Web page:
Design and use of a Fatigue Test Machine in Plane Bending for Composite Specimens and Bonded Joints

G. Di Franco, G. Marannano, A. Pasta and G. Virzi Mariotti

Universita degli Studi di Palermo, Dip. di Meccanica, Viale Delle Scienze – 90128 Palermo


1. Introduction

Polymeric and composites materials are used increasingly as structural parts in industry and therefore many informations on mechanical properties (creep, relaxation, fatigue life) are necessary.

Composite materials behavior subjected to fatigue load is very complex due to non homogeneous and anisotropic properties, and it has been studied for a long time; however, composite materials design is still based on very long fatigue tests and high safety factors are used.

Composites industry uses various types of resin (usually epoxy or polyester resin) and reinforced fibers (usually fiberglass). Many industrial components and consumer goods are made in this way, such as parts for boats, car components, etc.

Composites with polymer matrix are used by the industries with much performed resins and stubborn and rigid reinforced fiber. Composite materials are used primarily in aerospace, military and automotive industries, however, are also utilized in sports such as golf, fishing, skiing (and snowboarding) and in the naval industry (Marannano & Virzi Mariotti 2008).

These materials have very high mechanical properties such as low weight, high strength and stiffness, good formability and high design flexibility. Many theoretical studies (Van Paepegem & Degrieck, (b) 2001; Van Paepegem & Degrieck, 2002 ;Marannano & Pasta 2006; Natarajan et al. 2005) are dedicated to the study of crack propagation, applying the concepts of fracture mechanics. Fatigue failure can be described as a sequence of two phases:

• crack formation;

• crack propagation.

The crack propagation has been studied carefully, ignoring the formation crack, and pre­cracked specimens are used for this purpose; the study requires the development of equipping, methodologies and specialist analysis. Fatigue studies usually require several days (sometimes weeks) of load cycles to obtain an appreciable damage. The tests show inhomogeneous results, so it is necessary to do many repetitions to get a more accurate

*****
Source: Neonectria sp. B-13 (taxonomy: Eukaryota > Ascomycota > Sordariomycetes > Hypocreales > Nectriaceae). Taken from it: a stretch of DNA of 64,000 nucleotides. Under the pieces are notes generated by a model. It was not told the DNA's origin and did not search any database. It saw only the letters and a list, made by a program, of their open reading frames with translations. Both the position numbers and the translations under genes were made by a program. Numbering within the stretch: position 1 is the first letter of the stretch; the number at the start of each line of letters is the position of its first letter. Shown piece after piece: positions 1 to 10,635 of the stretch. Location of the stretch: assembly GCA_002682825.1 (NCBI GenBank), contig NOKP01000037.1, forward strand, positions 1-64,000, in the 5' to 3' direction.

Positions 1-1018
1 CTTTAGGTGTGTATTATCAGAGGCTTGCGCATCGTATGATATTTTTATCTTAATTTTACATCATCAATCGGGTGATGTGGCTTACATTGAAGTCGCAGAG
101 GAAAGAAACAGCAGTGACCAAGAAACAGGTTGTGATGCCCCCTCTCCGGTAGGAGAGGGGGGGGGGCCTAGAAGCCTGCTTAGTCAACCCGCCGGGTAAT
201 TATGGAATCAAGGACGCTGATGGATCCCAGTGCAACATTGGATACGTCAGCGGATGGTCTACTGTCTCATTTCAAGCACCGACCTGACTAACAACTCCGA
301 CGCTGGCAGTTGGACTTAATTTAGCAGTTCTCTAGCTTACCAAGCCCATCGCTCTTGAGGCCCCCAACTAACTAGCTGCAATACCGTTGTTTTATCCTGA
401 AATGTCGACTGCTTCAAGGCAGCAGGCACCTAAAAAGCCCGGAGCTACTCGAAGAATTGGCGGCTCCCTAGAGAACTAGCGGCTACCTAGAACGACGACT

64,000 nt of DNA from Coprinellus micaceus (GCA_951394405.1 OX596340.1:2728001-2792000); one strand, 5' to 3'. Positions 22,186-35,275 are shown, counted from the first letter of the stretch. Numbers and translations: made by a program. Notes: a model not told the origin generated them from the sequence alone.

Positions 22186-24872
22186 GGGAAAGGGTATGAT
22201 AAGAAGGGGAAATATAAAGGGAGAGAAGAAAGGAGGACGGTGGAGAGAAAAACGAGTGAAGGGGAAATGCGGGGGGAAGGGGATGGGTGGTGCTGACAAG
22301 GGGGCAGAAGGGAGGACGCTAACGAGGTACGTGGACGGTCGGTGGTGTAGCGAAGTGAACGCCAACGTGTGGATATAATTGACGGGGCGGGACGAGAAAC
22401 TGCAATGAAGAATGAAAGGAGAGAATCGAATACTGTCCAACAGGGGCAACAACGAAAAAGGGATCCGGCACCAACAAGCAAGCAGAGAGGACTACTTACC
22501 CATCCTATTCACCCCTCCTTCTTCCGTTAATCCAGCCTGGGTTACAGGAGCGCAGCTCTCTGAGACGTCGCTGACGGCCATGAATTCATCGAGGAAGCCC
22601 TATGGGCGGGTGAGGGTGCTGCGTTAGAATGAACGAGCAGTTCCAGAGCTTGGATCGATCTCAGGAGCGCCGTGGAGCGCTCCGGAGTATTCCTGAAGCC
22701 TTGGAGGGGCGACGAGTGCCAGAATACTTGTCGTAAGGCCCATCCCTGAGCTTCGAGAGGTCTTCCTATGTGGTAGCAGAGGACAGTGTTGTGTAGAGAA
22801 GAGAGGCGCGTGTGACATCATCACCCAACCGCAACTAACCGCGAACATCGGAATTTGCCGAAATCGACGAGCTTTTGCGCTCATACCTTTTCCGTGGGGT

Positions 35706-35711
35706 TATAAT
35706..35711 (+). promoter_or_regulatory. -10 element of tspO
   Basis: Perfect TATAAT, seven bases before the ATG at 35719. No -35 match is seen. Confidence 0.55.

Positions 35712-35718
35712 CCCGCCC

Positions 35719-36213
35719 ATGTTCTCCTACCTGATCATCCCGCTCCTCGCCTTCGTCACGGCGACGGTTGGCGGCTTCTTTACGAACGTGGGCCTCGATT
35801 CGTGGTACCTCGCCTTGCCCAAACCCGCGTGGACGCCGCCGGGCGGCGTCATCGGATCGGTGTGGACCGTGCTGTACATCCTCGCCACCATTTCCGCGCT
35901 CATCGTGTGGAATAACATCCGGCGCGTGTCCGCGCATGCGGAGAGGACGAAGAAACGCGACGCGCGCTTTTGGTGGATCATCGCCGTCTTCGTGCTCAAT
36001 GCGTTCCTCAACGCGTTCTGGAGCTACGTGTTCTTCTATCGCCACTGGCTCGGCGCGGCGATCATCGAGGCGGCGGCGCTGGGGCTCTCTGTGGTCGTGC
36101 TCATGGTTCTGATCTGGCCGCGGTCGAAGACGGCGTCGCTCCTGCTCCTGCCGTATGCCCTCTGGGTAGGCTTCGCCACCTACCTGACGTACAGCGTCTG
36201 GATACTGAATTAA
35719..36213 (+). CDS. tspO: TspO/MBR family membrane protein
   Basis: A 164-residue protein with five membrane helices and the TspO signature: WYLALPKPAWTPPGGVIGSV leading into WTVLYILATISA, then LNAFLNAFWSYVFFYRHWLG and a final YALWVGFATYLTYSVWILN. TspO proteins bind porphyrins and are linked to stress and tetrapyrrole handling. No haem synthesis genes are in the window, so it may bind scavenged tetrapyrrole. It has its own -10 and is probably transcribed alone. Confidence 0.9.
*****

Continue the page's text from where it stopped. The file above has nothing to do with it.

estimate of fatigue life. In this case it is very important to develop a specific approach to fatigue tests based on the use of materials testing machines (FTM) to avoid the utilization of expensive hydraulic machines. Some ideal characteristics of FTM machines are:

1. adaptability to different geometries and rigidities of the specimens;

2. facility to perform various conditions of load (alternate or pulsatory load);

3. possibility to develop fatigue studies by recording the obtained data from different tested materials, which can be applied any criterion to predict the fatigue life;

4. possibility to measure strains;

5. low cost of instrumentation to perform several tests simultaneously;

6. adaptability of load frequency.

This chapter presents a FTM materials testing machine and experimental fatigue tests, to study composite materials behavior subjected to fatigue bending plane; the machine is designed to perform specific fatigue tests with different boundary conditions (such as frequency, elastic modulus, etc.). The development of a fatigue testing machine in plane bending starts with the need to perform multi-axial fatigue tests on metallic materials (Frustey & Laserre, 1989) and to make fatigue-corrosion tests (Berchem & Hocking, 2006), on aluminum alloys (Beck et at 2002; Van Paepegem & Degrieck, (a) 2001) and on a-brass (Sugeta et al. 2006). It is very difficult to find specifics to FTM machines for composite and polymeric materials in the literature (Trotignon, 1995; Caligiana et al. 2003; Marannano et al. 2007), while applications on bonded joints are not frequent. Initially the properties of composite materials under static conditions are evaluated, then fatigue curves are obtained for different loading conditions. Wohler curve are obtained using N10 criterion, corresponding to the loss of 10% of the initial stiffness. Finally, the model of residual resistance was adopted as a tool to describe the fatigue behaviour.